Colloquium on new class of centrality measures

March 4, 2010

I’m giving a colloquium on a new class of centrality measures tomorrow (fri Mar 5) – you are welcome to come. The room is B&E 446 (or next door to it – I forget which is which) and the talk starts at 11am. The title of the talk is:

Induced Centralities: A method for deriving theoretically relevant centralities


Fidelity and AIDS

February 11, 2010

The UK economics department is interviewing a job market candidate, Roland Pongou, who uses network theory to study the spread of AIDS in Africa.  Roland will be on campus Monday and Tuesday next week.  He will be giving a talk on Monday from 3:00-4:30pm in B&E 301.  The title of his talk is: “The Economics of Fidelity in Network Formation.”  All are invited.

Paper on the micro-side of network analysis

February 10, 2010

Spoken Networks: Analyzing face-to-face conversations and how they shape our social connections.

Tanzeem Choudhury (Dartmouth College)

With the proliferation of sensor-rich mobile devices, it is becoming increasingly easy to collect data that capture the real-world social interactions of entire groups of people. These new data sets provide opportunities to study the social networks of people as they are observed “in the wild.” However, the traditional methods of social network analysis are often inadequate for such behavioral data. Most existing techniques apply only to static, binary data. Social networks derived from behavioral data will almost always be temporal and will often have finer grained observations about interactions as opposed to simple binary indicators. Thus, new techniques are needed that can take into account variable tie intensities and the dynamics of a network as it evolves in time. In this talk, I will provide an overview of the computational framework we have developed for modeling the micro-level dynamics of human interactions as well as the macro-level network structure and its dynamics from local, noisy sensor observations.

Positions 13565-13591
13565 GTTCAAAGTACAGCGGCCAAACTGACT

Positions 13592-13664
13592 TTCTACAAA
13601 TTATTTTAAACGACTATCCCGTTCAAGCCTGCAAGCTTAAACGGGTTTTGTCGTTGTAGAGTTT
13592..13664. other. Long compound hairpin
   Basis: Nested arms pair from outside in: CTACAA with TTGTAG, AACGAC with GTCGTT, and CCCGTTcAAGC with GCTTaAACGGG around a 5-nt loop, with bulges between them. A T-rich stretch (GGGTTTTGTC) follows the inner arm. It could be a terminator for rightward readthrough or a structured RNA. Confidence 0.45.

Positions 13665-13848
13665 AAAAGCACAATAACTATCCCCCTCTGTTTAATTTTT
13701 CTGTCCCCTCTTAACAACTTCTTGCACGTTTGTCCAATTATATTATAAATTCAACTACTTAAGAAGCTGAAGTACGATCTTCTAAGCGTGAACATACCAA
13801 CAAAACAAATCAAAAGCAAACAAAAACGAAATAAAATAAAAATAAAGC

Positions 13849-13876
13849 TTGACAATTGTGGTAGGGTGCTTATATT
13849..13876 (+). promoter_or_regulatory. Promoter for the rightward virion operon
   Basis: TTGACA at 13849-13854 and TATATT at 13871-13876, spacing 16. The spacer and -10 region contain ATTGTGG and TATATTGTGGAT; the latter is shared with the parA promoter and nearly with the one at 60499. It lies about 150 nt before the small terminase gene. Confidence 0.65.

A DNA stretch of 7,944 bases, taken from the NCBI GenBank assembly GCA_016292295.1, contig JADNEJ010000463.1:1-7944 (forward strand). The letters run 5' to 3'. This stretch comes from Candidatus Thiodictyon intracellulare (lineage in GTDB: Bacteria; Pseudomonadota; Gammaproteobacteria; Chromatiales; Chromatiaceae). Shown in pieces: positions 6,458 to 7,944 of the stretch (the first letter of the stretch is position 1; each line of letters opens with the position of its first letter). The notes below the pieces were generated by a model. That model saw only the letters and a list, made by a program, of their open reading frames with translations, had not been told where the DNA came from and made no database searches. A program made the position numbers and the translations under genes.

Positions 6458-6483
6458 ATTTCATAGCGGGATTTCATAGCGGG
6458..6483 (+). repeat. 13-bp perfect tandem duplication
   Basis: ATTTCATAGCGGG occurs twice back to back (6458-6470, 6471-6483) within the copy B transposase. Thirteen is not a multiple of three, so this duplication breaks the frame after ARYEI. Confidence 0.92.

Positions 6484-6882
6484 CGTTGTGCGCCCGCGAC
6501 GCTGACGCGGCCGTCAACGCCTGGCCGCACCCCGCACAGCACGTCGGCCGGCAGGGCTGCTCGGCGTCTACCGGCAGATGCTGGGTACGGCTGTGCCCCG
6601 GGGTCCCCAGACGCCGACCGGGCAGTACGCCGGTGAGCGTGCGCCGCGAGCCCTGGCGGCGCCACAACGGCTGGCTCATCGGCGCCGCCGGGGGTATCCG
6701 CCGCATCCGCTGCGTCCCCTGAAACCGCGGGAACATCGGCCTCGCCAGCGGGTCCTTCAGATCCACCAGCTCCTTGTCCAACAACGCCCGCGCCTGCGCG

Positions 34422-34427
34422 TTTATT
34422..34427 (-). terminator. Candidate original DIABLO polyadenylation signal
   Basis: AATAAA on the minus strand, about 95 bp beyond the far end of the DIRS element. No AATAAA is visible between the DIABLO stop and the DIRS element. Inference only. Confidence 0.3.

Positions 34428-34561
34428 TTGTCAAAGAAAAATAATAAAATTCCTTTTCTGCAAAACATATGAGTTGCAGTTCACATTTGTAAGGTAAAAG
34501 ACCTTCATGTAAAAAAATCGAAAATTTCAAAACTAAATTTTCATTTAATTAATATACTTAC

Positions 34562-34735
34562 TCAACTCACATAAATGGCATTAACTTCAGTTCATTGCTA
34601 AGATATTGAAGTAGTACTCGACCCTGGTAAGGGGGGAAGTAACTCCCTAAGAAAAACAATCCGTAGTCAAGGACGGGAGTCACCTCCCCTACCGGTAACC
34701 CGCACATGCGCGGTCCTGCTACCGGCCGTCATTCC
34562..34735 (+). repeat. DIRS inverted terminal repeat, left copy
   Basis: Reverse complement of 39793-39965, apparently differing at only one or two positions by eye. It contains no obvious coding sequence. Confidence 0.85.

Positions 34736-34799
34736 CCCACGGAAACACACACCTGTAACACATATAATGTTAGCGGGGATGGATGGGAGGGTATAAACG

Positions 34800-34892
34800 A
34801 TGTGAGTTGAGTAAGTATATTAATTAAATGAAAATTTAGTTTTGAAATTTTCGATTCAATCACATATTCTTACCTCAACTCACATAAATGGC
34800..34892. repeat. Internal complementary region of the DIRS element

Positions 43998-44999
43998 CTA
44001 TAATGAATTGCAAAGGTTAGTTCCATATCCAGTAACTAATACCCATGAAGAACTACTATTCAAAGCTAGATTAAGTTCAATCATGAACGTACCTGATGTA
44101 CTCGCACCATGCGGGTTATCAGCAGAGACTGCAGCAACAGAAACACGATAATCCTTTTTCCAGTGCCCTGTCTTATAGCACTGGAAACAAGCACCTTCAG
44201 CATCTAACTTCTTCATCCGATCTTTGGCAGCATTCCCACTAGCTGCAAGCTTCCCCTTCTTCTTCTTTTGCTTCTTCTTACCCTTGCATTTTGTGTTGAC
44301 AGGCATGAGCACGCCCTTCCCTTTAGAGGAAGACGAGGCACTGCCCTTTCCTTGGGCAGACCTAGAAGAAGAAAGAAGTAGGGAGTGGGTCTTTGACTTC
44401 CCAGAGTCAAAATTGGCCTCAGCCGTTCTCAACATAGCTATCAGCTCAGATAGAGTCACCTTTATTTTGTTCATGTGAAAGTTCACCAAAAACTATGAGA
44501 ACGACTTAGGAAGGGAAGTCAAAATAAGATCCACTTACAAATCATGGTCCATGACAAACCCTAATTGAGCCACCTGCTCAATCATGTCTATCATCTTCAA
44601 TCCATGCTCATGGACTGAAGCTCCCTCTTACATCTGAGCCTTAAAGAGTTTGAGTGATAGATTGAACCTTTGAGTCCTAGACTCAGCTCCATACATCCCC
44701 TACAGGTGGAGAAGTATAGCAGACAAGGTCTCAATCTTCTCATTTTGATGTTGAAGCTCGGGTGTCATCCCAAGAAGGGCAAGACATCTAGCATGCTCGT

Furthermore, by studying the micro and macro levels simultaneously we are able to link dyad-level interaction dynamics (local behavior) to network-level prominence (a global property). I will conclude by providing some specific examples of how the methods we have developed can be applied more broadly to better understand and enhance the lives of people.

(To learn more about Tanzeem visit:


Center for Complex Network Research (CCNR SEMINAR)
Dana Research Center
110 Forsyth Street, 5th Fl. (Large Elevator)
Boston, MA 02115

This blurb courtesy of David Lazer.

Apropos of our discussion about triads …

February 6, 2010

In class we were discussing whether triads were the minimum structures of network interest. Take a look at this post

and the paper it discusses:

Faust, Katherine. 2007. “Very local structure in social networks.”  Pages 209-256 in Sociological Methodology 2007, volume 32 edited by Yu Xie.  Cambridge, MA: Basil Blackwell. [pdf]

Schedule for 2010 labs posted

February 4, 2010

You can find the schedule for the optional MGT 780 labs here:

The first lab is tomorrow, Feb 5, 2010. The labs are held in B&E 213, which is the room next door to our regular classroom.

Staying in room 215, B&E building

January 20, 2010

Given the number of people who showed up the first day, I think it is not worth moving to a seminar room.